The coronavirus crisis has dealt severe blows, but also created stellar opportunities. And several startups were able to make very good use of it, while elsewhere, they're counting their losses, or even fighting for survival. We bring you an overview of winners and losers among Czech startups.
Quarantine and other safety measures due to the spread of coronavirus are gradually being lifted and startups are counting their losses. It is already more than obvious that startups from the areas of travel, gastronomy and investment got hit the hardest. In contrast, the areas of food and drug sales, logistics and gaming are enjoying a massive increase in demand. We chose the winners and the losers of the coronavirus spree.
The show the online supermarket Rohlík was putting on during the coronavirus crisis is beyond belief. And without a doubt, it has earned its place in business textbooks. After the announcement of quarantine in the Czech Republic, the interest in home deliveries of food and toiletries multiplied and Rohlík had to significantly increase the capacity of their warehouses and distribution within a mere couple of days. They also handled the onslaught of people very well - their website almost never went down. Everything worked out great, and thanks to that, sales skyrocketed several times.
A few days later, founder Tomáš Čupr also launched a completely new e-shop "Suchý Rohlík", which delivered durable goods throughout the Czech Republic. And he even used the coronavirus to accelerate expansion abroad. In short, if anyone seized the opportunity, it was Rohlík. And because they excelled in times of crisis, they're now in a very good position to ask investors for billions for further expansion.
In the case of the startup DoDo, the key was a good estimate and timing. Until recently, the virtually unknown company, which provides the so-called "last mile delivery", experienced an incredible development during the quarantine period. It offered its capacities across the market - sellers such as Rohlík, Tesco, Nespresso or Rituals were all using them. And thanks to that, the startup grew by 300 percent year-on-year.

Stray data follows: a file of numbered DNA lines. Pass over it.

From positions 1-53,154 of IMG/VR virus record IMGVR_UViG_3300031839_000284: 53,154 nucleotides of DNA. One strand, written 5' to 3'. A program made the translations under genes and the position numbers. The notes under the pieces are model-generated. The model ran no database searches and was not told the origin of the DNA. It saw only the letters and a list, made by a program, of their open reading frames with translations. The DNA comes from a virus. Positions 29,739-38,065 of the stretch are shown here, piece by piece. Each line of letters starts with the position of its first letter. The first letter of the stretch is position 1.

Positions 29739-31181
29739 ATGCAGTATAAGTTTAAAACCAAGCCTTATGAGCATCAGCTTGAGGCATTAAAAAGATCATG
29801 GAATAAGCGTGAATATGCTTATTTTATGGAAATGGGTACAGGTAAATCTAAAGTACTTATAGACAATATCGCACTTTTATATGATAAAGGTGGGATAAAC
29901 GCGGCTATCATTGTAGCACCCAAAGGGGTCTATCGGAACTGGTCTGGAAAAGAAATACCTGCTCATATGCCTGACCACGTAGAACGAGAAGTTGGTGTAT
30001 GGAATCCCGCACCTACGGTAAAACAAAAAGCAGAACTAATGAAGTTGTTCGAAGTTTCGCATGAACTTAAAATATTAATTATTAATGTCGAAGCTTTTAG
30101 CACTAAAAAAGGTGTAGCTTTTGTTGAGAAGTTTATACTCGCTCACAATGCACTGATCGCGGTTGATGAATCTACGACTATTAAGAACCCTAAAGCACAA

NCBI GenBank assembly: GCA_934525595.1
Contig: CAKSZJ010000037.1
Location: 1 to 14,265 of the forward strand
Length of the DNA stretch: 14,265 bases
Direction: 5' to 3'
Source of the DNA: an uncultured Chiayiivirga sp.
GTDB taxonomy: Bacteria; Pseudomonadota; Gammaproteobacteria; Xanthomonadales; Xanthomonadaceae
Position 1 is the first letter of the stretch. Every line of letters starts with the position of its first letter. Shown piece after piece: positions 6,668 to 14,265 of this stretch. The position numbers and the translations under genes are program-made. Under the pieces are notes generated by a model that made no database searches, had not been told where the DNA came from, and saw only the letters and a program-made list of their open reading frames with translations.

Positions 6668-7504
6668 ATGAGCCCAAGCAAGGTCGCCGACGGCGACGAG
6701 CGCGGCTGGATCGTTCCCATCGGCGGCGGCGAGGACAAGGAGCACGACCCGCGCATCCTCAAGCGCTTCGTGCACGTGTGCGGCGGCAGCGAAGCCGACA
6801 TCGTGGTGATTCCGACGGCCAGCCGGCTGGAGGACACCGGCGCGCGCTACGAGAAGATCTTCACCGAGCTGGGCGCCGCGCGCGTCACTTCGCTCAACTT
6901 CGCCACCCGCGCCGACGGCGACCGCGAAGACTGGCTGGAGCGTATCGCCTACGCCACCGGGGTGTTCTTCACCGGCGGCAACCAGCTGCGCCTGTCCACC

Now it will be interesting to see how well DoDo will do in the coming months and whether they won't face a sharp decline once all the measures have been lifted. So far, however, it seems that more and more people are getting used not only to having things delivered from online stores, but also to using these services to transport things. And that's a chance for the startup to expand further. A great opportunity for investors!
Other winners: Twisto (payment application), Košík (online supermarket), Beat Games (game studio), Liftago (taxi platform), Dáme jídlo (food delivery)
Not only over Europe, but practically over the entire world, air traffic has been restricted dramatically. States have limited travel options, airlines have canceled flights, and Prague Airport, for example, saw only a few thousand passengers in April. That wasn't an easy landing for the startup Kiwi, which based their business on finding and selling plane tickets. Last year, the company was an absolute star, received a record investment and its value was estimated at billions. But then the big shock came and Kiwi lost virtually all its incomes in a few days.
The founder of the startup, Oliver Dlouhý, admits that it will take several years for the market to recover. According to him, dozens of airlines will go bankrupt and at this point, no one can be sure how fast people will return to traveling by plane. So far, it looks like Kiwi will survive, but its rapid development will slow down and investors will be counting billions in losses. This startup is definitely one of the most affected.
This new, ambitious startup was founded only recently and focused on labour mediation in gastronomy. It was supposed to be a kind of marketplace for waiters, chefs and other workers, from whom restaurants or pubs could choose, if they had a spot to fill. This year was supposed to be a turning point for Grason, and a big expansion was expected. But the complete closure of restaurants dealt the founders an almost deadly blow.
Therefore, Grason completely changed their strategy during the coronavirus and began to recruit workers not only for restaurants, but also for shops, warehouses and many other businesses practically overnight. But the question is whether that will be enough. If this startup trampled by the coronavirus recovers, it can be a very attractive opportunity for risk investors.
Other losers: Mews (supplier of hotel systems), Slevomat (travel and discount portal), Explorio (portal for family travel)
For Airbnb, this was a hit in the bullseye that the company definitely didn't expect. In recent years, the startup has already been struggling with the tightning short-term apartment rental conditions in several cities, and then came a time when travel stopped overnight. Although Airbnb never publicly acknowledged it, the drop in revenue must be huge. What's even worse, it's not yet certain when travel will be at least partially resumed and how strong this season will be.
It is almost certain that Airbnb will survive the crisis, but it will be facing difficult times. After all, the company has already announced that it would lay off 1,900 employees, which is a quarter of their total workforce. In March, they also completely cut off all marketing activities (which go into hundreds of millions of dollars) and the founders will not receive any salary in the next six months.